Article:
How State and Local Governments Can Take Full Advantage of Threat Intelligence
Earlier this year, the State and Local Government Cybersecurity Act of 2019, also known as S. 1846, was introduced in the Senate. The goal of S. 1846 is to improve the coordination of security efforts between the Department of Homeland Security and state and local governments, and encourage national security agencies to share threat intelligence. This would provide a vital resource for smaller agencies that lack the tools and expertise to protect their IT environments from sophisticated attacks.
For example, state and local government agencies are often targeted by ransomware attacks because their defenses aren’t always up to date. Threat intelligence can help agencies understand the warning signs of a potential attack so they can take steps to block the threat.
What Is Threat Intelligence?
Threat intelligence is critical to a successful cybersecurity strategy for state and local government agencies. More than just data about threats, actors and risks, threat intelligence includes evaluation and analysis of evidence, intent and capabilities. These insights are then used to create assumptions that help organizations determine where to focus their cybersecurity efforts.
Threat intelligence is not black and white. Not all data is completely reliable and not all data sets are complete, which can result in inaccurate assumptions and false positives. This is why threat intelligence is generally accompanied by a confidence assessment that indicates the level of reliability (low, medium or high). Threat intelligence is not a security platform but a capability that requires the right combination of people, process and technology to generate actionable insights.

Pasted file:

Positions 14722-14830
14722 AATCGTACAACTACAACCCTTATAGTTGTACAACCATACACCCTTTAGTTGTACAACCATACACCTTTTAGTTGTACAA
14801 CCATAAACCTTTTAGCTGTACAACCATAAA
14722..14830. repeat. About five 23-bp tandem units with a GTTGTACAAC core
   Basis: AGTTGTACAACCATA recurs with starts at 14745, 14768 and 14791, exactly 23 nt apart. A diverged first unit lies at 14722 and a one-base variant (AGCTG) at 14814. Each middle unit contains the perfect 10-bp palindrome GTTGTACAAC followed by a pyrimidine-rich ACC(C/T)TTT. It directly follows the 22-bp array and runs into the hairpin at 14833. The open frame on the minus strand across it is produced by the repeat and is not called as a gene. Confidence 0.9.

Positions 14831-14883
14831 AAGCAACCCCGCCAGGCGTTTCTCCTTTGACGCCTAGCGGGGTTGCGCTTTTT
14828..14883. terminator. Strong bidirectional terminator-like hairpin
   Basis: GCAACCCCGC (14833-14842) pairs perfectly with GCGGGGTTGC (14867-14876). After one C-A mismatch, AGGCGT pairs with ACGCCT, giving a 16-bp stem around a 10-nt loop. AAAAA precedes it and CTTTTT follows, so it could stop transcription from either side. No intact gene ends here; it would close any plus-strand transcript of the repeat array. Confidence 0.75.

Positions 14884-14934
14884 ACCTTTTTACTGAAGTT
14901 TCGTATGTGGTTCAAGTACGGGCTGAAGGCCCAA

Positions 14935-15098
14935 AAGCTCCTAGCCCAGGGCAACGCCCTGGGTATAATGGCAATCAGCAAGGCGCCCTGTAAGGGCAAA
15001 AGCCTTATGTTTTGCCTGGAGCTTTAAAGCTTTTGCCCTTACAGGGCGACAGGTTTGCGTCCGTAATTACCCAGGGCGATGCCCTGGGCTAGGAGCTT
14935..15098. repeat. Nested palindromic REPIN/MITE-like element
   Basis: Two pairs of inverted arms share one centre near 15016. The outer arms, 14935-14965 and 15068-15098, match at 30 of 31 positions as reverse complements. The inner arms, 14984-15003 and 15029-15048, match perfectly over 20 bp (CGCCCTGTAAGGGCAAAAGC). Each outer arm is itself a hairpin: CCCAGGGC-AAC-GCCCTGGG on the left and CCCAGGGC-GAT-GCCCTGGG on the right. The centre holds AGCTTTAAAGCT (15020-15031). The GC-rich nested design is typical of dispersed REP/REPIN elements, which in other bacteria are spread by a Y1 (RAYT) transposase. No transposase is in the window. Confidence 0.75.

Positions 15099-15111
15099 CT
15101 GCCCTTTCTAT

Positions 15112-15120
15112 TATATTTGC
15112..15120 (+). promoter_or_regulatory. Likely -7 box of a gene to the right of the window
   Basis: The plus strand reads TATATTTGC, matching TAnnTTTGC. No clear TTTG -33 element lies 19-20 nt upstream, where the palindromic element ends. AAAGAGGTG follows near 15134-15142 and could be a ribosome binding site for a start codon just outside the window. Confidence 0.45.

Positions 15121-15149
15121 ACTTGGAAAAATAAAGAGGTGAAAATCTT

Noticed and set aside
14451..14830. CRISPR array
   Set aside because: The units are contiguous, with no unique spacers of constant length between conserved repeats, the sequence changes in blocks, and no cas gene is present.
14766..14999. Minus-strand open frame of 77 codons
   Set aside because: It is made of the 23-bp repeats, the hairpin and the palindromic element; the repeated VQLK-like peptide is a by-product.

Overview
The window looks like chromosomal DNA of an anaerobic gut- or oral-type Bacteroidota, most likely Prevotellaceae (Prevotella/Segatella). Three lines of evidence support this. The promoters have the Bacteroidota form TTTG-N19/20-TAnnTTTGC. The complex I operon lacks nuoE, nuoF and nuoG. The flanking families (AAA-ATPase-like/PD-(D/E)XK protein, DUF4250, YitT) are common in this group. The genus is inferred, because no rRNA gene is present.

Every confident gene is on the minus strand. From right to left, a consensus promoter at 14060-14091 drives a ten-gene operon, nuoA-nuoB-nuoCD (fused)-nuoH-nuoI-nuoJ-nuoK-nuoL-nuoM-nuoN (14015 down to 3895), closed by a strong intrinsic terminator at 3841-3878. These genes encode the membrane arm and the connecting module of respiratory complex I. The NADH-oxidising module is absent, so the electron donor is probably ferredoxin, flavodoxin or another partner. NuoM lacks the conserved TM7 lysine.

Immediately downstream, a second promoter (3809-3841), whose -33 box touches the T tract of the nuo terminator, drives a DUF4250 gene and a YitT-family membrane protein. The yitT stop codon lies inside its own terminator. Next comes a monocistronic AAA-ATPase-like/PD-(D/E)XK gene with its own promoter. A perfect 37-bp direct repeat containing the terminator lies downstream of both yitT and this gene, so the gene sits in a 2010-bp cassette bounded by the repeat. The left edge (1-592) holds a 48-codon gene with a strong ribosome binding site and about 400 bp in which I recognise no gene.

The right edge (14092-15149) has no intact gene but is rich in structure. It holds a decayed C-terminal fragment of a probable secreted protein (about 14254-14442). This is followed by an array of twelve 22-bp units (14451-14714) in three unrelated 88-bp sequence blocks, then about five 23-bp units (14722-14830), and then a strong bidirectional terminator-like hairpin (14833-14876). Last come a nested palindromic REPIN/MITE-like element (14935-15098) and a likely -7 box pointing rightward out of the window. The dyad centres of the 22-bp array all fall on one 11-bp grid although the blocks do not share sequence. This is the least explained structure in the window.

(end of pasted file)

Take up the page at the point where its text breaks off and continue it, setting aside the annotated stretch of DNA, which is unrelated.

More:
Making the Leap from Data to Intelligence
Much of what is referred to as threat intelligence is just data. In other words, it hasn’t been filtered, analyzed and vetted. Data needs to be reviewed by qualified security professionals to produce insights that would be considered threat intelligence. Ideally, this information would come from sources in the same industry. Because threats are constantly evolving and hackers adapt their attack techniques on the fly, threat intelligence should be current and acted upon quickly.
In addition to vetting data, you should vet the sources of data to ensure that they provide reliable threat intelligence. Look for sources that use artificial intelligence to enable deeper analysis, weed out questionable data, and focus on the most serious threats that warrant human investigation.
The Cisco Talos Threat Intelligence Team
Cisco Talos, one of the largest commercial threat intelligence teams in the world, provides the visibility, actionable insights and vulnerability research that state and local government agencies need to detect and stop threats. Researchers, analysts and engineers work together to provide fast data analysis and greater threat context. Once the threat is detected and identified by the Cisco Talos team, you can take the appropriate action to protect your entire network from the threat.
S. 1846 would enable a highly coordinated cybersecurity effort focused on the sharing of threat intelligence, but its passage is far from assured. Let us show you how Cisco’s integrated cybersecurity tools harness the power of Talos’ threat intelligence to give you actionable insights that can protect your sensitive data and stop the latest threats.